How Will You Celebrate Our Lady of the Rosary?
For centuries, the Rosary has been one of the most popular devotions in the Catholic faith. Even prior to the Rosary itself, there was in the Church a history of using beads and cords to count one’s prayers. In the earliest centuries of the Church, some zealous men would retreat to the desert to devote themselves to a life of prayer, writing, and sacrifice for their own salvation and the salvation of the world. These early men, known as the “Desert Fathers,” used to pray all one hundred and fifty Psalms every single day. For those of the monks who were illiterate and could not read the Psalms, it was altered so that they would pray one hundred and fifty Our Fathers or Hail Marys. Some would use a cord with knots, or would gather a pile of rocks to use to keep track of these prayers as they prayed them. This may be a historical precursor to our modern Rosary, a string with beads on it.
Origins of the Rosary
Although there is not complete consensus as to the historical origins of the Rosary as we know it today, a very commonly accepted account is that the Rosary was given by the Blessed Virgin Mary herself to Saint Dominic around the year 1214. Dominic was in the Monastery of Notre-Dame-de-Prouille in Languedoc, France, when the Virgin Mary appeared to him and gave him the Rosary. Dominic was assiduous in spreading devotion to the Rosary, and its adherents continued throughout the centuries.
How to Pray the Rosary
Praying the Rosary consists of five decades, known as mysteries, each of which focuses on one event in the life of Jesus. The Rosary begins with the Creed, followed by an Our Father, three Hail Marys and one Glory Be. Each individual mystery begins with an Our Father, followed by ten Hail Marys, and a Glory Be. At the end of each decade, we say the Fatima Prayer (O my Jesus, forgive us our sins, save us from the fires of hell, lead all souls to Heaven, especially those most in need of Thy mercy). After the five decades are finished, we end with “Hail Holy Queen.” Other prayers may be included at the end as well, including the Saint Michael prayer and the Memorare.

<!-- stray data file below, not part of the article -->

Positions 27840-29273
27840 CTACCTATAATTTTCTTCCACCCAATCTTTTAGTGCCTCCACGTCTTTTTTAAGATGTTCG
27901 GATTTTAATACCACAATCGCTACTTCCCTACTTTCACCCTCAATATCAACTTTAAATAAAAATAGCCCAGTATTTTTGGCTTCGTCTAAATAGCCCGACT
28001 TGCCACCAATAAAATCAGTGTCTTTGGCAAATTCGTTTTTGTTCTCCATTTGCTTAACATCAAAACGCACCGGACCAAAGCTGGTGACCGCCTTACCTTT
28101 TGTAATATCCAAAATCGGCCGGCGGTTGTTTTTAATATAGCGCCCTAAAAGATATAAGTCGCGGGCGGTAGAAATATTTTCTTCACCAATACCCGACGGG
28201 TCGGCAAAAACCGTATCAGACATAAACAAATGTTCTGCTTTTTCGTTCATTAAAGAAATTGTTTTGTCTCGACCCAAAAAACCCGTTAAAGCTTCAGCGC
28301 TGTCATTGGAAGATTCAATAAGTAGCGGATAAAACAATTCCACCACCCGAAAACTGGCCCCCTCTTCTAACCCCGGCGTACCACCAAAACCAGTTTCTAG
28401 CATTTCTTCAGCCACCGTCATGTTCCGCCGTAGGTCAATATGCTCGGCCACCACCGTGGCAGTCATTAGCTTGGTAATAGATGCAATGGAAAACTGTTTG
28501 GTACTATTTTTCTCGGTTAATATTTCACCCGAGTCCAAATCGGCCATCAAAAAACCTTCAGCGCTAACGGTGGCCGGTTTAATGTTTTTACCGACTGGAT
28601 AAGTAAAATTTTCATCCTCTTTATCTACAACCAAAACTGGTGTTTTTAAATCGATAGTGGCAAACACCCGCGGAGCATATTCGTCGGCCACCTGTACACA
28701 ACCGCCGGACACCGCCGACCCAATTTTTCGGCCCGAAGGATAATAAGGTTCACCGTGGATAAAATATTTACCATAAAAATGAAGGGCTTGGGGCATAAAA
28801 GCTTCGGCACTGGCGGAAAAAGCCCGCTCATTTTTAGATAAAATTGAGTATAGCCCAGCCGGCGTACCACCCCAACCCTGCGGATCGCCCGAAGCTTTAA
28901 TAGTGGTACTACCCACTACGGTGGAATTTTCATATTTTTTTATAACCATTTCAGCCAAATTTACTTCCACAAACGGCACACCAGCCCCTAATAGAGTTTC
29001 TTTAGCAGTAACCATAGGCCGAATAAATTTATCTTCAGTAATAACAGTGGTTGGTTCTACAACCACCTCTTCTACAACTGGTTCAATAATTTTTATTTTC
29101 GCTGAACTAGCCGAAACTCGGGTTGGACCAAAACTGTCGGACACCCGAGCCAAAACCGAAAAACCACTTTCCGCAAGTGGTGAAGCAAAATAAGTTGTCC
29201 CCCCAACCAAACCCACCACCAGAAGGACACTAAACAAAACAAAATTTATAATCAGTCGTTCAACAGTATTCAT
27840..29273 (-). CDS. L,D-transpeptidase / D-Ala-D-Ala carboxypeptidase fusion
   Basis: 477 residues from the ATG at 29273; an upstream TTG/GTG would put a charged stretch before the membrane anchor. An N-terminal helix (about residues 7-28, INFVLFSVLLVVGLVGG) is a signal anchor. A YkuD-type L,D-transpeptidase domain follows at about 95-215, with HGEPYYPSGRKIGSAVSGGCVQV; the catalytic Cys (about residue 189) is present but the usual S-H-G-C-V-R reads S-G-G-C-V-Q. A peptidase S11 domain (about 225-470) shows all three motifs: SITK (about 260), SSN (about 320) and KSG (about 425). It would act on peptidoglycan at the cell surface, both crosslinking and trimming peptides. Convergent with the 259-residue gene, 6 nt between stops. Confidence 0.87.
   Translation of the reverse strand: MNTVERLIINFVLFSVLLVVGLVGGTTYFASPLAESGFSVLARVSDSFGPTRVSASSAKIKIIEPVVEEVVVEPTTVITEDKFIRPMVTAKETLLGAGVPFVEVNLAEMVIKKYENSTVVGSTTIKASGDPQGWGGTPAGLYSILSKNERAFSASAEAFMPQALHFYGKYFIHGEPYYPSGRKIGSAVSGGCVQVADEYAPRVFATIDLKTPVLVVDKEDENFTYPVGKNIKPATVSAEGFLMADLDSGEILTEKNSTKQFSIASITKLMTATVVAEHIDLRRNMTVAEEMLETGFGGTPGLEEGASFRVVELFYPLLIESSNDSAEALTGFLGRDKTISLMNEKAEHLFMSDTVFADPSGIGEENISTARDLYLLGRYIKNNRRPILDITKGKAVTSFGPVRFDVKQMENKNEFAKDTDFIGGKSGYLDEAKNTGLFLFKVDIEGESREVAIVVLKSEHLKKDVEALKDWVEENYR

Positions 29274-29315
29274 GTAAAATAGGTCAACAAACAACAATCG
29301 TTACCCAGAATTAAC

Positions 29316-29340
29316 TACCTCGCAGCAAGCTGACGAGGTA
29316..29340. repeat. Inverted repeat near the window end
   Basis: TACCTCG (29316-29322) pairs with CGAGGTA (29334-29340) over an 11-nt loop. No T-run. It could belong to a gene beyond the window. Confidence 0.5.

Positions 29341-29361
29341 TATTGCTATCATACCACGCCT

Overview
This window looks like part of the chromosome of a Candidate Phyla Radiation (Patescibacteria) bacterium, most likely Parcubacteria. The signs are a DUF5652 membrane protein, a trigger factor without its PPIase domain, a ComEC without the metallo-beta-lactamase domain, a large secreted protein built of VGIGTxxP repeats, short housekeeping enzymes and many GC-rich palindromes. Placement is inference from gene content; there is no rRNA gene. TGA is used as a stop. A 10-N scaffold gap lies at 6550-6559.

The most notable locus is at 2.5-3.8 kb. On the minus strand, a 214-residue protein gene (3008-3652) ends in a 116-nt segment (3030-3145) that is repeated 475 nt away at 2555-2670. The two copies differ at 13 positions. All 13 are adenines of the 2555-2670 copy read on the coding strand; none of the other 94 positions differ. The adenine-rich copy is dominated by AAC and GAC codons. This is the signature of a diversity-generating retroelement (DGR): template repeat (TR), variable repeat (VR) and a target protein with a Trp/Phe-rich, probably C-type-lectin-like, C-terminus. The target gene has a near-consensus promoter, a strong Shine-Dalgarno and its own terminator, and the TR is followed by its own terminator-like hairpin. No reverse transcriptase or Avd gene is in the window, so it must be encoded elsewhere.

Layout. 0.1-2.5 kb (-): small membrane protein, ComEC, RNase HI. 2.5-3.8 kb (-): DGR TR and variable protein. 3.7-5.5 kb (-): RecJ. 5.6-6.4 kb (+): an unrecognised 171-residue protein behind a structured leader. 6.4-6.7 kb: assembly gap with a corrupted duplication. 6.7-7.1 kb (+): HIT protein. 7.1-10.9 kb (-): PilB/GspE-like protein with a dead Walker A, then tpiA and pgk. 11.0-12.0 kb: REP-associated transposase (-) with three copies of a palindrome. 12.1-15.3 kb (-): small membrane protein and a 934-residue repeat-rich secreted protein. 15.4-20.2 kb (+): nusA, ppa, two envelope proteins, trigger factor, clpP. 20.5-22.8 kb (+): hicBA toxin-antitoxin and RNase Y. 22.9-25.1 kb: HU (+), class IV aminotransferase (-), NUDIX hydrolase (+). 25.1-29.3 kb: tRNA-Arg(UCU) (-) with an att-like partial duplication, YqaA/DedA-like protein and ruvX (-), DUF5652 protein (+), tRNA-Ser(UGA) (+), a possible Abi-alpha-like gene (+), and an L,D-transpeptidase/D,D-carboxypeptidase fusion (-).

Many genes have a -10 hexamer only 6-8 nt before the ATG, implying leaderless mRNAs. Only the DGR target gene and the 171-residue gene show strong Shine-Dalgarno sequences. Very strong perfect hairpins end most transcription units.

Each time the Rosary is prayed, the one praying focuses on one set of five mysteries. Altogether, there are four sets of five mysteries: the Joyful (Monday, Saturday), Luminous (Thursday), Sorrowful (Tuesday, Friday) and Glorious Mysteries (Sunday, Wednesday). Each set of mysteries is prayed on the day of the week mentioned in parentheses.
This is the standard and most well-known version of the Rosary. There are variations, however, that focus on different devotions to Jesus and Mary. One famous example is the Seven Sorrows Rosary, attributed to the Servite Order. Instead of five groups of ten Hail Marys, the Seven Sorrows Rosary is seven groups of seven Hail Marys, each of which focuses on one of the seven sorrows of Mary listed below.
The Seven Sorrows of Mary
The Prophecy of Simeon (Luke 2:34–35)
The Flight into Egypt (Matthew 2:13)
The Loss of the Child Jesus in the Temple of Jerusalem (Luke 2:43–45)
The Meeting of Jesus and Mary on the Way of the Cross
The Crucifixion of Jesus (John 19:25)
The Piercing of the Side of Jesus, and His Descent from the Cross (Matthew 27:57–59)
The Burial of Jesus by Joseph of Arimathea (John 19:40–42)
The Devotion to Our Lady of the Rosary